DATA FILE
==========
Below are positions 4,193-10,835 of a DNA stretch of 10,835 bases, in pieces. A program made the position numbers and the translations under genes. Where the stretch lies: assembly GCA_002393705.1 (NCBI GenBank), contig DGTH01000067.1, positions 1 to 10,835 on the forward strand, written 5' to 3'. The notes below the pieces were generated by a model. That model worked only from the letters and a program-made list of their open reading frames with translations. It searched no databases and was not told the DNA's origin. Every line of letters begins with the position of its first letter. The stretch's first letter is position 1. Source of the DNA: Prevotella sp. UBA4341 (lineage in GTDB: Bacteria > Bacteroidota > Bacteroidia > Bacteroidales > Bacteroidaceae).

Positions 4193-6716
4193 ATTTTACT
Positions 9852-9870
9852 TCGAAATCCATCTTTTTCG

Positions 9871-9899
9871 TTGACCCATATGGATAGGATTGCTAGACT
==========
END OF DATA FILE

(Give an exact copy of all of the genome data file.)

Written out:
Below are positions 4,193-10,835 of a DNA stretch of 10,835 bases, in pieces. A program made the position numbers and the translations under genes. Where the stretch lies: assembly GCA_002393705.1 (NCBI GenBank), contig DGTH01000067.1, positions 1 to 10,835 on the forward strand, written 5' to 3'. The notes below the pieces were generated by a model. That model worked only from the letters and a program-made list of their open reading frames with translations. It searched no databases and was not told the DNA's origin. Every line of letters begins with the position of its first letter. The stretch's first letter is position 1. Source of the DNA: Prevotella sp. UBA4341 (lineage in GTDB: Bacteria > Bacteroidota > Bacteroidia > Bacteroidales > Bacteroidaceae).

Positions 4193-6716
4193 ATTTTACT
Positions 9852-9870
9852 TCGAAATCCATCTTTTTCG

Positions 9871-9899
9871 TTGACCCATATGGATAGGATTGCTAGACT